NYM readers may at least be amused.
It’s like this. I bought a Sony Vaio laptop a good while back. It was a bargain, but it came with Vista installed.
At that particular moment in history, I was feeling experimental. I felt like playing with Linux, and I had a hankering to see if I could possibly adapt to the MAC OS environment, one button mouse, all that. So I got a free copy of Ubuntu and bought a copy of Leopard on Ebay. I had been reading that it was possible to install Leopard on a Vaio with some fiddling.
None of this worked out for me.
Leopard could not relate to the notebook’s videocard, and I simply gave up and installed XP on the second hard drive partition. I wasted hours trying to use Linux, but it was just too much trouble to overcome the absence of a readily available driver for the wireless modem. Linux worked fine. It just could not contact the Internet.
So there I was with 80 gb of my hard drive devoted to a Linux installation I was not actually using. But, hey, I still had about 60 gb with Win XP on it, which was working fine.
But, over time, that 60 gb was beginning to fill up. I trashed the games I wasn’t actively playing and purged several large programs. Then, I started moving all the image files off the PC onto various backup drives. But, finally, I had just installed Lightroom and Visio, and C: was getting close to full again. There were getting to be fewer movable items. I got to thinking last night that I ought to do something about all this.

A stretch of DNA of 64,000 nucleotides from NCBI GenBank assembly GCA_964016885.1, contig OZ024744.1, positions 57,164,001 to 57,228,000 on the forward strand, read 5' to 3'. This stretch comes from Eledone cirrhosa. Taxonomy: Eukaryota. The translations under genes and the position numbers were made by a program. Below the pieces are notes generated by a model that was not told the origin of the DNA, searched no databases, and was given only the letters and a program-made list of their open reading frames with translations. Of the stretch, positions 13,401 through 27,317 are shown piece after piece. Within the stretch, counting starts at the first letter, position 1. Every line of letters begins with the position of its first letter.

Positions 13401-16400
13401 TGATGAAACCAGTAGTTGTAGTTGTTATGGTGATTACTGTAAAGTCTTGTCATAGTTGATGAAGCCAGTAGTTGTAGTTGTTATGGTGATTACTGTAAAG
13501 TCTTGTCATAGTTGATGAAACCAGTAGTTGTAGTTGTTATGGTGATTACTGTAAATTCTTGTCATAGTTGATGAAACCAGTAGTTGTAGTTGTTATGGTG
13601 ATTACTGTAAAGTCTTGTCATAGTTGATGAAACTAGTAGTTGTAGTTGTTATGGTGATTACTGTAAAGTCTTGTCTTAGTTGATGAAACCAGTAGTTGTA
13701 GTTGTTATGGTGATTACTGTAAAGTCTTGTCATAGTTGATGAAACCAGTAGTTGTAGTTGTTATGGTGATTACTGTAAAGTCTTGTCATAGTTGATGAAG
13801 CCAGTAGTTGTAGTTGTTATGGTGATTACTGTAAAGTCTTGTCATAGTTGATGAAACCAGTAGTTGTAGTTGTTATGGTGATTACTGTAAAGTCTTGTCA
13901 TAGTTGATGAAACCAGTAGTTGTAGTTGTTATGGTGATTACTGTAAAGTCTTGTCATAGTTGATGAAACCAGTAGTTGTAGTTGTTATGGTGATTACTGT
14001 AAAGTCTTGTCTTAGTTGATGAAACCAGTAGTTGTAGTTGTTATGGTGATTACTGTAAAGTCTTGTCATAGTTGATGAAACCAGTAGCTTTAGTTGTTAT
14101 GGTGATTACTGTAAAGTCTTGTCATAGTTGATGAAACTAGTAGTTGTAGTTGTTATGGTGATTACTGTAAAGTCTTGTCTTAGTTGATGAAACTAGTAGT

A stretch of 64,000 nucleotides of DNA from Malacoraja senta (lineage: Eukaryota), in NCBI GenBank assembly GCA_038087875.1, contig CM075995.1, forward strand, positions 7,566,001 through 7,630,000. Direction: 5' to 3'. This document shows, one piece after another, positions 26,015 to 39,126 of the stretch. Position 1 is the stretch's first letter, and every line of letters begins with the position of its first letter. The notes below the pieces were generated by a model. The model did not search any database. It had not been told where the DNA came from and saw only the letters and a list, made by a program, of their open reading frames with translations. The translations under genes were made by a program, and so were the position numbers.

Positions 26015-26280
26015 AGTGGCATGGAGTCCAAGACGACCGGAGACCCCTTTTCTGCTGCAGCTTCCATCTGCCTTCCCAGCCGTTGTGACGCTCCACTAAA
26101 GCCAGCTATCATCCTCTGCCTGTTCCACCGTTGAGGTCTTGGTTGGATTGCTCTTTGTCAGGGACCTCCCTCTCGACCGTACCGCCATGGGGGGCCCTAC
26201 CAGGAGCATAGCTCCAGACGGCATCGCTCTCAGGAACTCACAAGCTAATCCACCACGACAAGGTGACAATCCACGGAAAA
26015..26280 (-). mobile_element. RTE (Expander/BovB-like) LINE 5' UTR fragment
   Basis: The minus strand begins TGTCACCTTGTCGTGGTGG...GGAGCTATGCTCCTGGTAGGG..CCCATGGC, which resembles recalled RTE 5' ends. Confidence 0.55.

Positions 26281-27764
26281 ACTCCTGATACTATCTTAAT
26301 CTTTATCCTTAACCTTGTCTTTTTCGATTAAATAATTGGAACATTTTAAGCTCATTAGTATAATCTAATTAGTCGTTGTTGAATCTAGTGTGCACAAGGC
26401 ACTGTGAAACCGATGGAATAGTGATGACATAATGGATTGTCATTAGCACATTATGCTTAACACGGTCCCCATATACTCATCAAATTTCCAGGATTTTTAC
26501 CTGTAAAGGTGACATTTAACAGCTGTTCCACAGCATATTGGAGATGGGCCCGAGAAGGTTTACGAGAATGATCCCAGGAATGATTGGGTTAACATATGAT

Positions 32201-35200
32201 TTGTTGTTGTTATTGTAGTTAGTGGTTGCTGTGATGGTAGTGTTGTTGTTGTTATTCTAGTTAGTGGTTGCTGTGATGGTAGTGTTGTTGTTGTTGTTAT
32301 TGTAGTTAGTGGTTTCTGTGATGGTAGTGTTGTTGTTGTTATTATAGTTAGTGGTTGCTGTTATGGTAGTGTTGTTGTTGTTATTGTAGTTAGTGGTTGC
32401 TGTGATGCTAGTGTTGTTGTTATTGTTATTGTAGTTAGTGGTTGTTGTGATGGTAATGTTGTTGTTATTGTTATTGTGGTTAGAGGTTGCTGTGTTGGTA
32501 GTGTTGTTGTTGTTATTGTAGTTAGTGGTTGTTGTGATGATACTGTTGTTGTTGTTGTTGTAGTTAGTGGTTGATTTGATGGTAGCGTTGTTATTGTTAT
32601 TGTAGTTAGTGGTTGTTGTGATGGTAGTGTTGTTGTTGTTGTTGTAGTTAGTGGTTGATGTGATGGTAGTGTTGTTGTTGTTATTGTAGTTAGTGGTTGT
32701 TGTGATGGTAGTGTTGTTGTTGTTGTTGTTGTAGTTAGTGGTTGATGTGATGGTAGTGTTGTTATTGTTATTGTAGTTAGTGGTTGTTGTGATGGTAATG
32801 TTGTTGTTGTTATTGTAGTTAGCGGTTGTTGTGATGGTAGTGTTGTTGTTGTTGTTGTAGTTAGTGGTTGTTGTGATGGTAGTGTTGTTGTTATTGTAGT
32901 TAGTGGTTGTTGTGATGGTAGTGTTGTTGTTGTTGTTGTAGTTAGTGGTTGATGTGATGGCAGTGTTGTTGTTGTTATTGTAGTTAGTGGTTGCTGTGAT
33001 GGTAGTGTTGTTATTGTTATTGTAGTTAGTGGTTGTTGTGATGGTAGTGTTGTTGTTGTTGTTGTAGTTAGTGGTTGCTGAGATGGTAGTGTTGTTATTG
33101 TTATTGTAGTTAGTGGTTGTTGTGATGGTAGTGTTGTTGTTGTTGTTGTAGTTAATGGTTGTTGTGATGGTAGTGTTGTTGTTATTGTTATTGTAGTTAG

So I Googled on the phrase “eliminate partition” and, lo and behold, there was a link to a discussion explaining that you could do that by hitting START>Control Panel>Administration Tools>Computer Management>Storage>Disk Management, then all you had to do was right click on the offending 80 gb Linux Partition, and select Delete.
What could possibly go wrong? I thought to myself. Ubuntu goes bye bye. The 80 gb Linux Partition returns to being part of the ordinary C: drive. I have lots of disk, and everyone is happy. So I hit “delete.”
Then I looked at the properties of the C: drive, so I could admire all the great new space I had created.
Hmmm. No change. The only difference was that second partition was now unlabeled.
I guess I need to reboot before the change goes into effect, I concluded. This would be the moment of truth. If I had screwed the pooch, I would soon find out. But, how likely was that?
My keen mind, doubtless impacted by age and senility, had overlooked the obvious consideration that I had installed Ubuntu first, and Ubuntu had put itself in charge of the boot-up process.
So the PC turns off, starts to come up, and GRUB (Ubuntu’s Grand Unified Boot-Loader) starts looking for that now-unlabeled Linux Partition, can’t find it, and sits there… permanently, announcing Error 17.
Error 17 means that GRUB can’t find the partition it’s looking for. It then freezes and sulks.
So, this is how to disable your PC and create a fine opportunity to research sub-operating system levels of PC operation in both Windows and Linux lands.
Blogging will be less frequent for a few days. I’m using an older, slower machine.